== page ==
A Frank Discussion with 99Designs

A big thank you to 99designs (and good friend Sam Lundquist for hooking it up) for inviting me onto a very important discussion panel with them, sharing thoughts about the industry, perceptions on crowdsourcing (read: spec work) and the future of the industry with companies like theirs in the picture. And thanks to the rest of the panel; Stacy, Holly, and Chris for their valuable insights and contributions.

Screen Shot 2017-11-09 at 12.26.45 PM.png

As controversial as the crowdsourcing business model is, I'm very happy to see market leaders like 99designs approaching the professional design community and getting their valuable, unfiltered thoughts. While it's uncertain if they're considering ditching the contest model altogether, we were encouraged to be brutally honest, which leads me to believe that they're at the very least aware of the issue within the design community, and making an effort to address it. I'm cautiously optimistic, but moreover I'm grateful to have been a part of the dialogue.

The Psychology of Infinite Revisions

The Psychology of Infinite Revisions

This week I had the pleasure of sitting down to lunch with my old boss and creative director, Fabian Geyrhalter. We were discussing the idea of getting better clients, doing more rewarding work as a designer, and spending less time dealing with the parts of the business that we hate. That's when he dropped this massive knowledge bomb that I am about to share with you.

How to build a cheap, portable white noise machine.

How to build a cheap, portable white noise machine.

As a husband & wife design consultancy, we have the benefit of being able to work together to solve some design challenges at home, as well. We wanted to help our oldest daughter, who we suspect is struggling with SID.

We tried just about everything from aggressive consequences to adjusting her workspace, but none of it really made a difference and it felt like various forms of punishment instead of support. In addition to this, as many parents can attest, we have little to no control over what goes on at school. Then it dawned on me. Instead of trying to change all of my daughter's environments, I decided to create one that she can carry around with her.

A new docuseries about design.

A new docuseries about design.

We're currently binge watching Abstract: The Art of Design.

The 8 episode documentary series by Netflix covers a variety of interesting design topics such as illustration, footwear design, stage design, architecture, automotive design, graphic design, photography, and interior design. Each episode focuses on one rockstar designer in their respective field as they immerse you in their process and reveal the various creative challenges they face.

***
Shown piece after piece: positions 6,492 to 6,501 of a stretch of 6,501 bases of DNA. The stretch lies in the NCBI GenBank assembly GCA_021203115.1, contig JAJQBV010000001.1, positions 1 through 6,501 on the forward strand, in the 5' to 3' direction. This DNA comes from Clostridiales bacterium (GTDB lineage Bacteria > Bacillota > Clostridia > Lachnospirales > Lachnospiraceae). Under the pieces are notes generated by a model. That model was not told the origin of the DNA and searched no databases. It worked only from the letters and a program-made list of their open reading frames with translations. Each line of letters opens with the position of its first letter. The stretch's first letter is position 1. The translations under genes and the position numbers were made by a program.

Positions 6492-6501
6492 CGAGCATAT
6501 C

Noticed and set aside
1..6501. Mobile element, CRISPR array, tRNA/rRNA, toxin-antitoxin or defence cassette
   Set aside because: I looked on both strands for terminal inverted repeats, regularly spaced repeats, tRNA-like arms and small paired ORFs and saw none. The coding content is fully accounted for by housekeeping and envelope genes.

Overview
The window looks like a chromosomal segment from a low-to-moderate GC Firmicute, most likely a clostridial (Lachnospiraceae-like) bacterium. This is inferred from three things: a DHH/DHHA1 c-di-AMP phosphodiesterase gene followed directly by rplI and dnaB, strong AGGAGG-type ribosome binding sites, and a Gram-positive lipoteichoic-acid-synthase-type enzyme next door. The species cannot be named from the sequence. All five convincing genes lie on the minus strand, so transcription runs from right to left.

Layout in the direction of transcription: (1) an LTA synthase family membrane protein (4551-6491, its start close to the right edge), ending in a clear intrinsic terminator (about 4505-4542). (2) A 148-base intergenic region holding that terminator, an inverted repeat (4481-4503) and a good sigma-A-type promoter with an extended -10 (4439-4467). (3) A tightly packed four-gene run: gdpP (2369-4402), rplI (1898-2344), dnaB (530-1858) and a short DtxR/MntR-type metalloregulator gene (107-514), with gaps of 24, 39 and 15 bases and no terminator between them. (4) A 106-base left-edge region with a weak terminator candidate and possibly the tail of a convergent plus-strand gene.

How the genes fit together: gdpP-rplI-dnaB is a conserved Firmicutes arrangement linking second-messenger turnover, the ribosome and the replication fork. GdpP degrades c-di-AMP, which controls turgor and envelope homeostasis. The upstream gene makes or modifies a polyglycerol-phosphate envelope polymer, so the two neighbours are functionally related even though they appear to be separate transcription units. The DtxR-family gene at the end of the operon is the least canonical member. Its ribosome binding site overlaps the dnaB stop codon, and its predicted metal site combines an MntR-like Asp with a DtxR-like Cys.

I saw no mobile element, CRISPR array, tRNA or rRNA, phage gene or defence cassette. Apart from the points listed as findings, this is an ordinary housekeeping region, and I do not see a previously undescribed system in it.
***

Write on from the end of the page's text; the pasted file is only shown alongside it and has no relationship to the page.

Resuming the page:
The Year of the Rooster

Portrait of a Rooster by James W. Johnson.

Portrait of a Rooster by James W. Johnson.

Today we celebrate the Lunar New Year, and the beginning of the Year of the Rooster.

More precisely, 2017 is the year of the Fire Rooster! As the tradition goes, Fire Roosters are known for their strong work ethic, holding punctuality and trustworthiness in the highest regard. I can't think of a better year to have relaunched Dragulescu Studio.

Happy Lunar New Year to our friends here and abroad! May all your projects be dutifully completed on time and under budget.

Date night at The Broad.

Date night at The Broad.

Every once in a blue moon, Heather and I find ourselves sans-children long enough to do something fun and grown up. We call it "date night," even though it's been known to happen during the day. On a Thursday morning this week, we found ourselves at The Broad, DTLA's hip contemporary art museum that opened just last September.

A face with no name.

A face with no name.

One request I get a lot, especially from startups, is to create a logo for them that is powerful enough to stand on it's own without a word mark. Somehow, spelling out the name of the company next to the mark feels passé these days. At least in terms of aspirational corporate culture or design aesthetic, these startups tend to compare themselves to Apple a heck of a lot, definitely more than any other single company. So naturally, they want the logo to fit the bill.

The California no.

The California no.

I made a promise to myself when I started writing this blog that I would never use it as a sounding board to disparage anyone I've ever worked with before. So, rather than outing any of my business associates, I will talk to you directly about the problem instead. It is a pattern of behavior I see cropping up more and more in modern business, and it is perhaps my biggest pet peeve in the professional world.